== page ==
We go through the history of the game. The very first game, I believe, was 2002 and at that time the league opened on a Thursday night with the 49ers in New York. It was a kick-off. The difference was that the previous Super Bowl champion was not hosting that game. It was a year or two later that they started putting the Super Bowl champion in that spot. The very first time the league kicked off the season with a Thursday night concert series and all the things that go around it was in the early 2000s. That being said, you do study the challenges. The challenges are going into a venue with added excitement because there is going to be a recognition of last year's championship. We have played in this. This will be our third one in four years. 2007 at Indianapolis, last year at home, and this year going to Green Bay. The team is different. One of the things that we just finished talking about is when you go in to an environment, especially a place like Lambeau Field, it's without a doubt the most historic stadium in our league. You take a new team into that environment, you learn about your team, and it's a tremendous challenge. When we watch the tape, we see a lot of reasons why they won the Superbowl a year ago.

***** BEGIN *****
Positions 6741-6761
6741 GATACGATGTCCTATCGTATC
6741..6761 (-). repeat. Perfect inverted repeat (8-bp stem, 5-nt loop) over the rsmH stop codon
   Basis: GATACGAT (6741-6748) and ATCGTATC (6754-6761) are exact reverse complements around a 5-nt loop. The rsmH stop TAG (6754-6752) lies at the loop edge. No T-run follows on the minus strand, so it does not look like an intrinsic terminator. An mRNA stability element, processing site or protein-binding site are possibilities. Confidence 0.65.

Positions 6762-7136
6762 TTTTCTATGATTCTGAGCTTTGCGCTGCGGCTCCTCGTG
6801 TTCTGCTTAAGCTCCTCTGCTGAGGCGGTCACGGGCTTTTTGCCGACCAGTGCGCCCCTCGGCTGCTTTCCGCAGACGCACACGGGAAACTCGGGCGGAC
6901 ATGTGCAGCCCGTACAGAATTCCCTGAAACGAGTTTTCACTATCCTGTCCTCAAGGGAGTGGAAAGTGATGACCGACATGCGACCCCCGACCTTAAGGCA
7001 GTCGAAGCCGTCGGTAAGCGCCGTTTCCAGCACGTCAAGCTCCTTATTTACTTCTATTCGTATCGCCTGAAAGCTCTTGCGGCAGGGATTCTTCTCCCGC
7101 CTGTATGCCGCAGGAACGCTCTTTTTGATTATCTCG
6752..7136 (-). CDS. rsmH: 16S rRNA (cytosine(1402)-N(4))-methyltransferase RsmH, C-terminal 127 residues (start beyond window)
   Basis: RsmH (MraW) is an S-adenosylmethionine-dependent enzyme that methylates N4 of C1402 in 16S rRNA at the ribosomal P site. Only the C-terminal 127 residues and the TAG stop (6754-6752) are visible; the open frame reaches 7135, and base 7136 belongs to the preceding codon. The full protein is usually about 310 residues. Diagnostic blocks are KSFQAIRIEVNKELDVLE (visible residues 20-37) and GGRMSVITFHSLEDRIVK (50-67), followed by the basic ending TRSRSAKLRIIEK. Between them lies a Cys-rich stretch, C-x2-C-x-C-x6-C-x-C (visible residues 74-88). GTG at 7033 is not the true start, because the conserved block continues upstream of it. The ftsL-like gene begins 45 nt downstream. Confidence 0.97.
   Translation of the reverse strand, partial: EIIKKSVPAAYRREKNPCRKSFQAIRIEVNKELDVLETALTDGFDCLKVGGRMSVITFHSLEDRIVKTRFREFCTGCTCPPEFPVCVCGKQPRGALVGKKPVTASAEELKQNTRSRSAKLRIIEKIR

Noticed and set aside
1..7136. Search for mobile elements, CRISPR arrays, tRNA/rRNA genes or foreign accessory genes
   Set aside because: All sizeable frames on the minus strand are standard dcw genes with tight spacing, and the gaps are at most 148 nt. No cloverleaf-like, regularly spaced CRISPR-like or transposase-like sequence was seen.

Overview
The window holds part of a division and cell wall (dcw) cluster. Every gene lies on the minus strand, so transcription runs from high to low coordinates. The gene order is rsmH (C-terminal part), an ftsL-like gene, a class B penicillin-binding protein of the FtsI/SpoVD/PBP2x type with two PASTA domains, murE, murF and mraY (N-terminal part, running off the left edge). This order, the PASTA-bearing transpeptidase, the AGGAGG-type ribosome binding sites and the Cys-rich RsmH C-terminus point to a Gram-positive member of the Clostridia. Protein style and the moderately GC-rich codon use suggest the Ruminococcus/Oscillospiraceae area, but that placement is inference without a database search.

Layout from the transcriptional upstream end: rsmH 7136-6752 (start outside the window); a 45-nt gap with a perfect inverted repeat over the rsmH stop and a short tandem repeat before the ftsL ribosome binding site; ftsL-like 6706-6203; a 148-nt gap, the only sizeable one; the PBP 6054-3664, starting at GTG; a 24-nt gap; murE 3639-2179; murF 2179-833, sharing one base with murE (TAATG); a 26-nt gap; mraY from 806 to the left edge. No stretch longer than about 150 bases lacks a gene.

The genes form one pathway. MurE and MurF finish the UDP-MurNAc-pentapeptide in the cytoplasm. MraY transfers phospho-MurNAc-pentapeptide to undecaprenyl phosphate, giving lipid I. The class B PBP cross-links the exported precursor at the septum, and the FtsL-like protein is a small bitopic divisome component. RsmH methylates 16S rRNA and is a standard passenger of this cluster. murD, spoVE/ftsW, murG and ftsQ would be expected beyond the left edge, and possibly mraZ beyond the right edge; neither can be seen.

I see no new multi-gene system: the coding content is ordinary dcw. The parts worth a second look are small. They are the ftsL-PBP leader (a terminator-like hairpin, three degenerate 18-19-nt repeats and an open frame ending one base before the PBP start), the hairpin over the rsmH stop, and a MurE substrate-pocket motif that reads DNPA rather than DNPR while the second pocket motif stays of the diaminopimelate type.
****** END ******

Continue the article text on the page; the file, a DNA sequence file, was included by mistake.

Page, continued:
Is there an injury report today?

No, not today. The first report is tomorrow.

Can you saying anything about your hopes of getting Aubrayo Franklin back?

We did this at the end of last year, but I will just read the reports. Tomorrow will be the first one. That will be a little bit more efficient. Tomorrow, we will have a practice report.